Note from ANCPR: The comment below by Republican Shirley Bowler, should put to rest any idea that the Republican party is any friend of parent’s rights.Â THis article pretty much illustrates what the prevailing opinion is in the western world concerning children and parents of divorce – the judge is the only one with the power to dictate time with the child.Â Once that is done, it is the power of the custodial parent.
2theadvocate.com | News | Panel debates fathersâ€™ child-custody rights
A House committee Monday narrowly approved legislation that its promoter says would remove an angle some divorced fathers use to lower child-support payments.
Rep. Shirley Bowler, R-River Ridge, said some fathers have used a misinterpretation over the meaning of â€œjoint custodyâ€ to argue that they deserve more time with their children and therefore should pay less child support.
House Bill 315 would allow judges to decide on their own whether to grant shared custody of children to divorcing parents and give the parents the ability to test shared custody arrangements for six months.
The House Civil Law Committee, on a 4-3 vote, recommended the full House consider the measure favorably.
Child-support payments are calculated using complex tables that weigh the parentsâ€™ comparative incomes as well as how much time the child lives with a particular parent.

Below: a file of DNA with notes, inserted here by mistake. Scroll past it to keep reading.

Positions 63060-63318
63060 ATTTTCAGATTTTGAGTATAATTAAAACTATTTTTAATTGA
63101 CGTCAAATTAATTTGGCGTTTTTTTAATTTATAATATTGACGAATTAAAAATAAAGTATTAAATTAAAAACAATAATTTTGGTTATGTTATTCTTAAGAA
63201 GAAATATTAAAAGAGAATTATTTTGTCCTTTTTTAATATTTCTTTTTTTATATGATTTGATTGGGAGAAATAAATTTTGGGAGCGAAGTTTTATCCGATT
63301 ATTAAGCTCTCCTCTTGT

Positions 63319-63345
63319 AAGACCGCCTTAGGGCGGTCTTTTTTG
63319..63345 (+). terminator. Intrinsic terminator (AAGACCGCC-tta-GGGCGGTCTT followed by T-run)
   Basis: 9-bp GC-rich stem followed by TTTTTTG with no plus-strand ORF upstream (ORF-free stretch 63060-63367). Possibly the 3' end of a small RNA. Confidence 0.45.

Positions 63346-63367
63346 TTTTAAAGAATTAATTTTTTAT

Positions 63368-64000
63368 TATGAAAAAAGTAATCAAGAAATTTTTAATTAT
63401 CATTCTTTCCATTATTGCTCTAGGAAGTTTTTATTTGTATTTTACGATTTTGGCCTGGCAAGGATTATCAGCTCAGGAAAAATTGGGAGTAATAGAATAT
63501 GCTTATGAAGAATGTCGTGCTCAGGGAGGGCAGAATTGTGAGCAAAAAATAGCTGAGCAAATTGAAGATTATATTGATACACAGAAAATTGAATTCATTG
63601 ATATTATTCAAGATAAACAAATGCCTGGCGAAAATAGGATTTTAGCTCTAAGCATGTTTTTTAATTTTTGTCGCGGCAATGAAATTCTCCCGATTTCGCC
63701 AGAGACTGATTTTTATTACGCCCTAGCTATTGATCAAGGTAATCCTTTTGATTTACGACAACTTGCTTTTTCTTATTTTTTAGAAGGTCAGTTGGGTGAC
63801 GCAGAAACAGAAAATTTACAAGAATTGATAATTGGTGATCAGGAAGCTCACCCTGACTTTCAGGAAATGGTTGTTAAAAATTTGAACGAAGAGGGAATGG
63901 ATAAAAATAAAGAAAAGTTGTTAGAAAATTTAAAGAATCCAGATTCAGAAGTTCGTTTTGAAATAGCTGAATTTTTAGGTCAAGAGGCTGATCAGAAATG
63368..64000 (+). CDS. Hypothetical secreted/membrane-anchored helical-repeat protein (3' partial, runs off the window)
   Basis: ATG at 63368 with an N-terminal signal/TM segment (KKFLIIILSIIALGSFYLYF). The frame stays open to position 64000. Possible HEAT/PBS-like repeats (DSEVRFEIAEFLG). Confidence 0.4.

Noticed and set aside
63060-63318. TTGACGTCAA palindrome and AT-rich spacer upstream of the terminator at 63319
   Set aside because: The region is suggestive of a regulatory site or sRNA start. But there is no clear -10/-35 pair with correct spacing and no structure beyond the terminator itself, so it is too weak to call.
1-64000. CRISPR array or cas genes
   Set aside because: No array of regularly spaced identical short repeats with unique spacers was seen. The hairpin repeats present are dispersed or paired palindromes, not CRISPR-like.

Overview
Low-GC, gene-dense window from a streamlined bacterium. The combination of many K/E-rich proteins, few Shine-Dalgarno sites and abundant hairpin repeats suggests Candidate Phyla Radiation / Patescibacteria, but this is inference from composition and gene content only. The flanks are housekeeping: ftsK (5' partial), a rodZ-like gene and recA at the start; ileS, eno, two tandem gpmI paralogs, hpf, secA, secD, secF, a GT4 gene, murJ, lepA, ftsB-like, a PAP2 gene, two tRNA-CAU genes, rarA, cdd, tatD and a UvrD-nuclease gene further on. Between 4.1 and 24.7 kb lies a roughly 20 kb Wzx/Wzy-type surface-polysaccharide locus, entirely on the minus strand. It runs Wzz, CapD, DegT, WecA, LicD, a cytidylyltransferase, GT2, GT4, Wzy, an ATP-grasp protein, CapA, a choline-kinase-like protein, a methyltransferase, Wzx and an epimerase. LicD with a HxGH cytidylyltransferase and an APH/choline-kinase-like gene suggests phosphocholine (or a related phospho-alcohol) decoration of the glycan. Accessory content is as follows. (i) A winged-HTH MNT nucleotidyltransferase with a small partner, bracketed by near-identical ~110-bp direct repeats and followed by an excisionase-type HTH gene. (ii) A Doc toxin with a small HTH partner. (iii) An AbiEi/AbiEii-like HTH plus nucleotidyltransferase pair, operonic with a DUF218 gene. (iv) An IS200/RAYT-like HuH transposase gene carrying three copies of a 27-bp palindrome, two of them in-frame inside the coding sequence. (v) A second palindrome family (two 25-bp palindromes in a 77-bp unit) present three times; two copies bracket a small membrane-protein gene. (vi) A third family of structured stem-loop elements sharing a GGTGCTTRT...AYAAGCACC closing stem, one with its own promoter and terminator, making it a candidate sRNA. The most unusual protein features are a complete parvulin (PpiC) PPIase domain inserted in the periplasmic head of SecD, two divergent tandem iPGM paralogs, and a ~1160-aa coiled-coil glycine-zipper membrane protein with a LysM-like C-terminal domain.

Katherine Spaht, an LSU law professor, said existing law says judges should presume that joint custody is in the best interest of the children.
Some courts have interpreted that to mean the two parents are required to share physical time with the children, she said.
But joint custody means the divorced parents should have frequent and continuing contact.
â€œThatâ€™s it,â€ Spaht said.
Judges can decide how much time the child should spend with each parent. Bowlerâ€™s bill, for which Spaht testified, helps clarify the Legislatureâ€™s original meaning to joint custody.
Rep. Loulan Pitre, R-Raceland, testified against HB315, arguing that it would take away fathersâ€™ rights to raise their children and reinforce the prejudice against fathers in divorce proceedings.
â€œSociety tells us that mothers get to parent and fathers get to visit,â€ Pitre said. â€œThis committee is reinforcing that message.â€
Jim Shreve of Baton Rouge said Bowlerâ€™s legislation would restrict a fatherâ€™s right to help raise his children that earlier legislatures had granted.
â€œI find that to be deplorable. These laws have created a presumption of deceit. This bill wants to extend the deceit,â€ Shreve said.
Voting for HB315 was Reps Bowler, Ernie Alexander, R-Lafayette, Ronnie Johns, R-Sulphur, and Monica Walker, D-Hessmer.
Voting against the bill was Reps Robby Carter, D-Greensburg, Rick Gallot, D-Ruston, Joel Robideaux, I-Lafayette.
The bill now goes to the full House for debate.
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